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Psychiatry Res. 2019 Apr;274:129-137. doi: 10.1016/j.psychres.2019.01.106. Epub 2019 Feb 1.

Direct comparisons of anorexia nervosa and body dysmorphic disorder: A systematic review.

Author information

1
Centre for Mental Health, Swinburne University of Technology, Melbourne, Australia; Department of Mental Health, St Vincent's Hospital, Melbourne, Australia; Department of Psychiatry, The University of Melbourne, Melbourne, Australia; Department of Mental Health, Austin Health, Melbourne, Australia. Electronic address: andreaphillipou@swin.edu.au.
2
Department of Mental Health, St Vincent's Hospital, Melbourne, Australia; Department of Psychiatry, The University of Melbourne, Melbourne, Australia.
3
Centre for Mental Health, Swinburne University of Technology, Melbourne, Australia; Department of Mental Health, St Vincent's Hospital, Melbourne, Australia.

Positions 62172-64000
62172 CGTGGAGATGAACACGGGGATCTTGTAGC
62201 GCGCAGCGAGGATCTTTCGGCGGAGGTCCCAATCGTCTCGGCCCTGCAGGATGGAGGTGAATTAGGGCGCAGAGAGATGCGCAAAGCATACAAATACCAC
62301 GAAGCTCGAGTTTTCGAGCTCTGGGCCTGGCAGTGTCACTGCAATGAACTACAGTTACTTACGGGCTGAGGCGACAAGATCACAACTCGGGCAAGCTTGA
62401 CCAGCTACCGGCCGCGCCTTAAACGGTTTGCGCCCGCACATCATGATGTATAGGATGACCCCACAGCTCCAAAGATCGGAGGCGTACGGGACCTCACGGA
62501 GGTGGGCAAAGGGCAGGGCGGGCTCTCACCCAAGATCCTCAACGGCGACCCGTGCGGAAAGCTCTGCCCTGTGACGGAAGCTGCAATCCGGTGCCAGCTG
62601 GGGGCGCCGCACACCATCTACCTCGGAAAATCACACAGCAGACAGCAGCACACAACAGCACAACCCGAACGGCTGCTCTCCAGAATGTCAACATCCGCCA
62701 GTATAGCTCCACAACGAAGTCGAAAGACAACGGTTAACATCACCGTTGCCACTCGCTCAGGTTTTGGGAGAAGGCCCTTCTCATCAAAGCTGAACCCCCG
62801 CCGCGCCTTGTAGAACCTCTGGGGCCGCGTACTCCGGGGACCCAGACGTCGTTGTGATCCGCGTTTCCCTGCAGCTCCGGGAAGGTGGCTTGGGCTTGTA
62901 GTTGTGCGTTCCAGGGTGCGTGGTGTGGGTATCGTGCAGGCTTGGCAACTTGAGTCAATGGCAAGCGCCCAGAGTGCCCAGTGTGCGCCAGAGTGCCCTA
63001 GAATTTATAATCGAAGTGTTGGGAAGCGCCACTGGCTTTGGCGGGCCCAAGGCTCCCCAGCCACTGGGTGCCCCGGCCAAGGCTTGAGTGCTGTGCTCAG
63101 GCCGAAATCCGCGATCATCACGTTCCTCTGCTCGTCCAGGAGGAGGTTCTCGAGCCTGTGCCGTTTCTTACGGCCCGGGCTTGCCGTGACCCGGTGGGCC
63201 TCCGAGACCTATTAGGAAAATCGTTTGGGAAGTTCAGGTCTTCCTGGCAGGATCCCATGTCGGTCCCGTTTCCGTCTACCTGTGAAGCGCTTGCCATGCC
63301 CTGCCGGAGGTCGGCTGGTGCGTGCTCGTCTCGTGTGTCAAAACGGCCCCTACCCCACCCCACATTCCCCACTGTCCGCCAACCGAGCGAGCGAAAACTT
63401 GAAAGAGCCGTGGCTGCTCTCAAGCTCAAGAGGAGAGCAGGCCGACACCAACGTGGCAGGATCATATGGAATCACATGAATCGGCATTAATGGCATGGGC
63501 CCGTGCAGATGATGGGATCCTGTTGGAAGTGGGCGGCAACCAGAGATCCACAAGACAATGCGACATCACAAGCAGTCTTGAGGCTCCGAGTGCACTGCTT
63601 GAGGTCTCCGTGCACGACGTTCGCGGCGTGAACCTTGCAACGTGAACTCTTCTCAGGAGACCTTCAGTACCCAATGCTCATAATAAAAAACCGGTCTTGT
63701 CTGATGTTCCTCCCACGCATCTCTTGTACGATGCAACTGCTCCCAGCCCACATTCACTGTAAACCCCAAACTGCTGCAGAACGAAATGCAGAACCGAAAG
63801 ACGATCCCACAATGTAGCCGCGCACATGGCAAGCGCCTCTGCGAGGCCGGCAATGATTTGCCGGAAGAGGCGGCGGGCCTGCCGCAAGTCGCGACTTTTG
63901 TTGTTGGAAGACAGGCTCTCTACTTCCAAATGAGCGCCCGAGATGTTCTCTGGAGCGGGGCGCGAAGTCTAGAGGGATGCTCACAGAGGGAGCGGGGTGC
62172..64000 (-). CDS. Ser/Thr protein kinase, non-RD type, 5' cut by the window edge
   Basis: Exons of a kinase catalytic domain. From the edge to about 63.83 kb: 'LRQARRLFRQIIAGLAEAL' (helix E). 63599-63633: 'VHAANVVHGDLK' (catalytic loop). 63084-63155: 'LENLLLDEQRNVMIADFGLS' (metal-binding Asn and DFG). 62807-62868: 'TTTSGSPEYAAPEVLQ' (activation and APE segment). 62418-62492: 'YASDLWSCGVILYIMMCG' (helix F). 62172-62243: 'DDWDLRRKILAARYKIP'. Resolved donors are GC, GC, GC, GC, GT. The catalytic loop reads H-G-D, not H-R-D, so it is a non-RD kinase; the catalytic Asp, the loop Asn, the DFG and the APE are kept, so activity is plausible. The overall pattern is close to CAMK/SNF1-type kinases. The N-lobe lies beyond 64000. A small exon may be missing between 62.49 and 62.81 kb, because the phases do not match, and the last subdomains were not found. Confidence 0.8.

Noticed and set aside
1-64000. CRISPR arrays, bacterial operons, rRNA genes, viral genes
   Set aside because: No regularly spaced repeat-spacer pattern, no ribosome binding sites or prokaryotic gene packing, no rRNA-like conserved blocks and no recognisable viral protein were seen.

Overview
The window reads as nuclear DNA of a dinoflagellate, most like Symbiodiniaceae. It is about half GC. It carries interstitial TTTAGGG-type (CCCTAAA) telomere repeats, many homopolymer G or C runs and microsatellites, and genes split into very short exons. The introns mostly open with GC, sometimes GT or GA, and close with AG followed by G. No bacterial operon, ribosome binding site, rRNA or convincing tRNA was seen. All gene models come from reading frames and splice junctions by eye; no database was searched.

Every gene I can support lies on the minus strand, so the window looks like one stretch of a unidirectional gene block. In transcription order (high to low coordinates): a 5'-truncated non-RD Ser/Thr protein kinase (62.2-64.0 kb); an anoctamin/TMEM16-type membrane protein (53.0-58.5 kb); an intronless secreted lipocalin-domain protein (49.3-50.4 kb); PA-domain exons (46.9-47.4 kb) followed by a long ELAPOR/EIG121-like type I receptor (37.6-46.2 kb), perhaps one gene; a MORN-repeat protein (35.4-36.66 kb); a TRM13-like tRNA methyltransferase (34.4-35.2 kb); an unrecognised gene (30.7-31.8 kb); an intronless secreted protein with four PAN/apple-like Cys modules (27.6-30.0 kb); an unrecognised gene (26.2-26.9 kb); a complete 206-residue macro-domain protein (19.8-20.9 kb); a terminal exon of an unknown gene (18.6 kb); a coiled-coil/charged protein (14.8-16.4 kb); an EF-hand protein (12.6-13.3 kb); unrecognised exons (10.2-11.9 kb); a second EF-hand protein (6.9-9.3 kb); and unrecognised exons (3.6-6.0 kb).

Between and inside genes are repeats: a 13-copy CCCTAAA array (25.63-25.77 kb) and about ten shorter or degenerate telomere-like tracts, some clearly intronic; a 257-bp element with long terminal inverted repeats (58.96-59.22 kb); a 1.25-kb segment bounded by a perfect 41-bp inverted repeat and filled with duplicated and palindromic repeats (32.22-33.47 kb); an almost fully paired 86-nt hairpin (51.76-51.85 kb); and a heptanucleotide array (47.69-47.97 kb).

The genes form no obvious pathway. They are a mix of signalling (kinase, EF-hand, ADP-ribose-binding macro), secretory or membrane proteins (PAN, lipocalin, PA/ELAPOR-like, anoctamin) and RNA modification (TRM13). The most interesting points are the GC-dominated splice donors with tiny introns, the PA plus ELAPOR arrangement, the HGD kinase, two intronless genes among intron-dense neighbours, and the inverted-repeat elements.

Abstract

Anorexia nervosa (AN) and body dysmorphic disorder (BDD) are serious psychiatric conditions, both of which are associated with a disturbance of body image. The aim of this paper was to review those studies that have directly compared groups of individuals with AN and BDD, to determine similarities and differences in presentation between the two conditions. The literature was searched to September 2018, and studies were included if they were English language, empirical research papers published in peer-reviewed journals, specifically comparing AN and BDD patients. Fifteen relevant studies were identified. The results suggested that individuals with AN and BDD share a number of similarities, including their degree of body dissatisfaction. Differences between the conditions included primary concerns with body shape and weight in AN, and much more diffuse concerns (but predominantly the face) in BDD. The small number of studies, along with the limited replication of results emphasises the need for greater research in this area. However, the studies undertaken to date highlight the high degree of overlap between AN and BDD and suggests that the conditions may represent similar body image disorders. This has implications for the nosological status of AN and BDD.

KEYWORDS:

Anorexia nervosa; Body dysmorphic disorder; Body image; Diagnostic classification; Eating disorder; Muscle dysmorphia; Nosology

PMID:
30784781
DOI:
10.1016/j.psychres.2019.01.106
[Indexed for MEDLINE]

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